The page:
The criminal(s) responsible for the original downing were never apprehended and the gondola reopened six months later with enhanced security including 24 hour remote monitoring. Squamish RCMP is working alongside partner agencies including the West Vancouver Police Department and more will be arriving as the day goes on. There is an extensive amount of resources in the area and law enforcement is asking the public to stay out of the vicinity.
“We are in shock,” General Manager Kirby Brown told the Canadian Broadcasting Corporation. “This is a repeat incident of what happened last year.” He said the attraction plans to rebuild again, just as it did last fall. That included millions of dollars of work including new cabins from CWA, a replacement 55 millimeter haul rope from Fatzer and new security infrastructure.
The Sea to Sky Gondola employs 120 people and hosted 400,000 visitors per year before the recent setbacks. Anyone with information on either crime is asked to contact the Squamish Royal Canadian Mounted Police at 604-892-6100 or Crime Stoppers at 1-800-222-TIPS.
Update: According to Brown, the cable was cut in a similar manner to last time with a skilled individual quickly climbing a tower and cutting the rope. The person was captured on surveillance footage which shows clearly what happened. There were 39 cabins on the gondola this time, six of which were in stations and undamaged. A rope specialist is en route to determine whether a new haul rope section can be spliced in or if an entirely new rope is needed. The gondola was insured and the company is already in the process of ordering what is needed to rebuild again.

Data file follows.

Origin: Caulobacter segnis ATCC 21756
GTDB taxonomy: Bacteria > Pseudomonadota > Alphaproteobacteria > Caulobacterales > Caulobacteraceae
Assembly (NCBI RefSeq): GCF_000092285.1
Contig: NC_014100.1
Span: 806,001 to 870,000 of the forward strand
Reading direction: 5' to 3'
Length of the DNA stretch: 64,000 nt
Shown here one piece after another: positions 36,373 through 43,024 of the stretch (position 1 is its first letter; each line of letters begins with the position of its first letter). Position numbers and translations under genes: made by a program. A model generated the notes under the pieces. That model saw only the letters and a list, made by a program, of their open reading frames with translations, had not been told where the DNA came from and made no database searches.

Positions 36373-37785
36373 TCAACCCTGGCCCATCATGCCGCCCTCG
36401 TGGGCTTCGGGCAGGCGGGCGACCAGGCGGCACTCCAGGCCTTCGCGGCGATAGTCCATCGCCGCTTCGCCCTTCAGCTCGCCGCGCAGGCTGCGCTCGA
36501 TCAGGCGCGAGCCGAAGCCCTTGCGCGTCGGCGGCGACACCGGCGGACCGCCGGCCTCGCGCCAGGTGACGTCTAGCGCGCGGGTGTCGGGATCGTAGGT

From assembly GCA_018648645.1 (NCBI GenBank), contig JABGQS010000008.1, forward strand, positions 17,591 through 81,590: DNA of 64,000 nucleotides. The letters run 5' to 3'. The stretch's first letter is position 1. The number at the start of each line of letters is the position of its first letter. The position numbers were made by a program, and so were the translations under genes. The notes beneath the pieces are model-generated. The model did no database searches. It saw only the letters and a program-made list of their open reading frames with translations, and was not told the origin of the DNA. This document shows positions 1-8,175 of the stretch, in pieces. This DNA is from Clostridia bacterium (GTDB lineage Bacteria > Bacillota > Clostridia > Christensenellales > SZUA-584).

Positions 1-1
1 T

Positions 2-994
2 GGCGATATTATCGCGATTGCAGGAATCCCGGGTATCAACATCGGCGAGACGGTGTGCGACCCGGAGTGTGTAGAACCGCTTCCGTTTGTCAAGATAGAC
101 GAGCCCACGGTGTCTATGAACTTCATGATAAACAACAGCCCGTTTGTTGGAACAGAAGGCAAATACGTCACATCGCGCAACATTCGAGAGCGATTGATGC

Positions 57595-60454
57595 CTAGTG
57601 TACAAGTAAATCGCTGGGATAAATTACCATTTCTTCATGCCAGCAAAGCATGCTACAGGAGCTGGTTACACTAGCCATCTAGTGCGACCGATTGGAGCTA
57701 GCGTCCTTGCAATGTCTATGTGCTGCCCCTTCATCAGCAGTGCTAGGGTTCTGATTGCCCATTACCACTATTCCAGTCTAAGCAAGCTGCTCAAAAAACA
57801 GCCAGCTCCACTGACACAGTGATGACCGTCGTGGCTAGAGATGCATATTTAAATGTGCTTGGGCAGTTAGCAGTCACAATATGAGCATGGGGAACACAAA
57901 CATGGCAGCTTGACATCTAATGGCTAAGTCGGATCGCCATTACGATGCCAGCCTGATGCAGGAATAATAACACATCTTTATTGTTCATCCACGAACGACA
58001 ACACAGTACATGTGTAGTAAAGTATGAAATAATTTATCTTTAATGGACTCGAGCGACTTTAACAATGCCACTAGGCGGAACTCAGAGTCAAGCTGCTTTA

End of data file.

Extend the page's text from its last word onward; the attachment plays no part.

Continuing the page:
As snow falls across the Rockies, resorts closer to the Pacific continue to deal with drought conditions and wildland fires. Most immediately threatened is California’s China Peak from the 153,000 acre Creek Fire. “We are aware that the fire has reached our mountain and a strike team is working hard to manage the flames and protect structures on the base area,” said a statement from the resort last night. “Employee housing has been damaged, but we have no other information at this time.” China Peak operates a total of six fixed grip chairlifts.
Eight different National Forests in California shut down to the public effective 5:00 pm on Labor Day due to extreme fire danger. Mammoth Mountain and Snow Summit are among those temporarily suspending mountain operations in partnership with the Forest Service.
In Oregon, a fire ignited within the Mt. Hood Meadows boundary on Monday. Meadows fired up the Stadium Express for firefighters, who were able to contain the blaze to a few acres without damage to lifts or facilities.